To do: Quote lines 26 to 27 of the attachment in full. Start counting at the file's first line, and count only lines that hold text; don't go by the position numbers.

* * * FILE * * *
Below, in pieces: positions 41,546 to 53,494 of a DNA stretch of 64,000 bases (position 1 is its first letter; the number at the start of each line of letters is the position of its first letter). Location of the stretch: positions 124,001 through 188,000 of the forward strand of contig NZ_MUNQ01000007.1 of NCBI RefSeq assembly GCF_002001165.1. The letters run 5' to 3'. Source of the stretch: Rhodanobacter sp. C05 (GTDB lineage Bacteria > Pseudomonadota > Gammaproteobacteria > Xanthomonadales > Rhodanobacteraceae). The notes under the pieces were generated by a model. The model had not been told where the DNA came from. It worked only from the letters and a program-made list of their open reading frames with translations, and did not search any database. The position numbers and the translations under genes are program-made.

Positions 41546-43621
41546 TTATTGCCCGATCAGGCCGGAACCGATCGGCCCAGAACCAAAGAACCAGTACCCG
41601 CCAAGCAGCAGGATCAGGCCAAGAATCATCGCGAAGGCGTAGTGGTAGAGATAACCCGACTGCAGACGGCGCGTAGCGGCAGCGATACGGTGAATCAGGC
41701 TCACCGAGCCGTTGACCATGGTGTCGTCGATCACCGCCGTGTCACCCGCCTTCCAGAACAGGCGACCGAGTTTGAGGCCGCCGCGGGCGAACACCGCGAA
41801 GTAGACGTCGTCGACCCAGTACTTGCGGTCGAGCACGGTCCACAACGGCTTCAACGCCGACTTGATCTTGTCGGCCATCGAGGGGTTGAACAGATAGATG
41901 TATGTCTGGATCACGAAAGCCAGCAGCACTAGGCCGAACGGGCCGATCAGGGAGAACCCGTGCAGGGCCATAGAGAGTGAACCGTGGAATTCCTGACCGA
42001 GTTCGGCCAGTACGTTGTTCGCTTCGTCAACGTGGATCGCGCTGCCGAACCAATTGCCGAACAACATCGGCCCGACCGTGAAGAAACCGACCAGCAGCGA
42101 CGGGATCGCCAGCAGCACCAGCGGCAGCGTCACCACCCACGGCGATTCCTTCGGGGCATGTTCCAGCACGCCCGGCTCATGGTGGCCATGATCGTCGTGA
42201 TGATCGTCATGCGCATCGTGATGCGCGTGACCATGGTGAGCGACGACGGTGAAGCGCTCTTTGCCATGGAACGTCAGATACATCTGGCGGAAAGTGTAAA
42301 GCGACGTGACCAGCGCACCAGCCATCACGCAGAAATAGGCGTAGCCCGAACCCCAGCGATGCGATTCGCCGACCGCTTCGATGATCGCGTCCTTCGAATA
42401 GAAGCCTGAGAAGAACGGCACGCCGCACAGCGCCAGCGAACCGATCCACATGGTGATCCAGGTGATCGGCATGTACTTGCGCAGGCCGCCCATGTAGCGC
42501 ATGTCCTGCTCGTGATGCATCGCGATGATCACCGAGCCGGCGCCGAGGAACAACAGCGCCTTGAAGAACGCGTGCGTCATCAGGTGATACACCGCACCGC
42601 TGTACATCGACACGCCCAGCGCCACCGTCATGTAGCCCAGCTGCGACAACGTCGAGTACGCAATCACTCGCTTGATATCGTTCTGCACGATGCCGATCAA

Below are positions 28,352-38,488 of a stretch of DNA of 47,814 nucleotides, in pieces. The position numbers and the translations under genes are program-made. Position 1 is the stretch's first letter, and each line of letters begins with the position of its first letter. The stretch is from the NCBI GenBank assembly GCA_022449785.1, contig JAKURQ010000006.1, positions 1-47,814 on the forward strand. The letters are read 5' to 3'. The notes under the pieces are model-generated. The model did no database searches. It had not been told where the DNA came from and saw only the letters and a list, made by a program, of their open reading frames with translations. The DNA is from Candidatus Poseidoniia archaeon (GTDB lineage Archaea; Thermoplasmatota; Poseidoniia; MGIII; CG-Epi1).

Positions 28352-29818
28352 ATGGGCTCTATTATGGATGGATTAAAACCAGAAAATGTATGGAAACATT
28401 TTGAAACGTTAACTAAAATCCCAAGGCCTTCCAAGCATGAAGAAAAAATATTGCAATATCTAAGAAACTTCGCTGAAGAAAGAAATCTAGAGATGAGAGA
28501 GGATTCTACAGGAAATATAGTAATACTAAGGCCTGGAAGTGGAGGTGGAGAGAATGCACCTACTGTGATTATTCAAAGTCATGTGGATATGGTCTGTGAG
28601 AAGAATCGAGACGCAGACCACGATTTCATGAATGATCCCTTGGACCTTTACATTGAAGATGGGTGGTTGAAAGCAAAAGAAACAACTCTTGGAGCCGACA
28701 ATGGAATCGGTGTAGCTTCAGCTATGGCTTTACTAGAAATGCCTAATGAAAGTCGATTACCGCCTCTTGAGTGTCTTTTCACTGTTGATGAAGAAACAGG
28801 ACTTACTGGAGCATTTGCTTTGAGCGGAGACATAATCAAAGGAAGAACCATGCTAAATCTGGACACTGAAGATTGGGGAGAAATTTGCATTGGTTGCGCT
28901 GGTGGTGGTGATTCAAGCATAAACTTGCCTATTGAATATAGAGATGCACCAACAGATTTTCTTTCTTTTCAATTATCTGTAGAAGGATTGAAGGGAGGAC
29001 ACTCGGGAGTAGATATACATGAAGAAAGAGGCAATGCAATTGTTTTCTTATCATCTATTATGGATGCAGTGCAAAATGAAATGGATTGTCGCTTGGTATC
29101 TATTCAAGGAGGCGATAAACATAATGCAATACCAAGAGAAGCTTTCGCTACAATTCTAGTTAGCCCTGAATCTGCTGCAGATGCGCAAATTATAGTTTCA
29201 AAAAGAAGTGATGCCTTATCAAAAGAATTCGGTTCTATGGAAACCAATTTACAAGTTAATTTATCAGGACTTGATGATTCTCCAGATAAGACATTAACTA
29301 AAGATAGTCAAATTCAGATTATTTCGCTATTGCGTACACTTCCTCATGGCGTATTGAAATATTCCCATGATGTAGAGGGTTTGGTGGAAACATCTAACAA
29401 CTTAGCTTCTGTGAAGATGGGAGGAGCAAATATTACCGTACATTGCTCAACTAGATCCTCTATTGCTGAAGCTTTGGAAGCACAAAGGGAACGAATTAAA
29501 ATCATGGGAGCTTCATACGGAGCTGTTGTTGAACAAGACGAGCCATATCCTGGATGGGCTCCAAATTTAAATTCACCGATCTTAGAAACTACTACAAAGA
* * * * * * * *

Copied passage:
29201 AAAAGAAGTGATGCCTTATCAAAAGAATTCGGTTCTATGGAAACCAATTTACAAGTTAATTTATCAGGACTTGATGATTCTCCAGATAAGACATTAACTA
29301 AAGATAGTCAAATTCAGATTATTTCGCTATTGCGTACACTTCCTCATGGCGTATTGAAATATTCCCATGATGTAGAGGGTTTGGTGGAAACATCTAACAA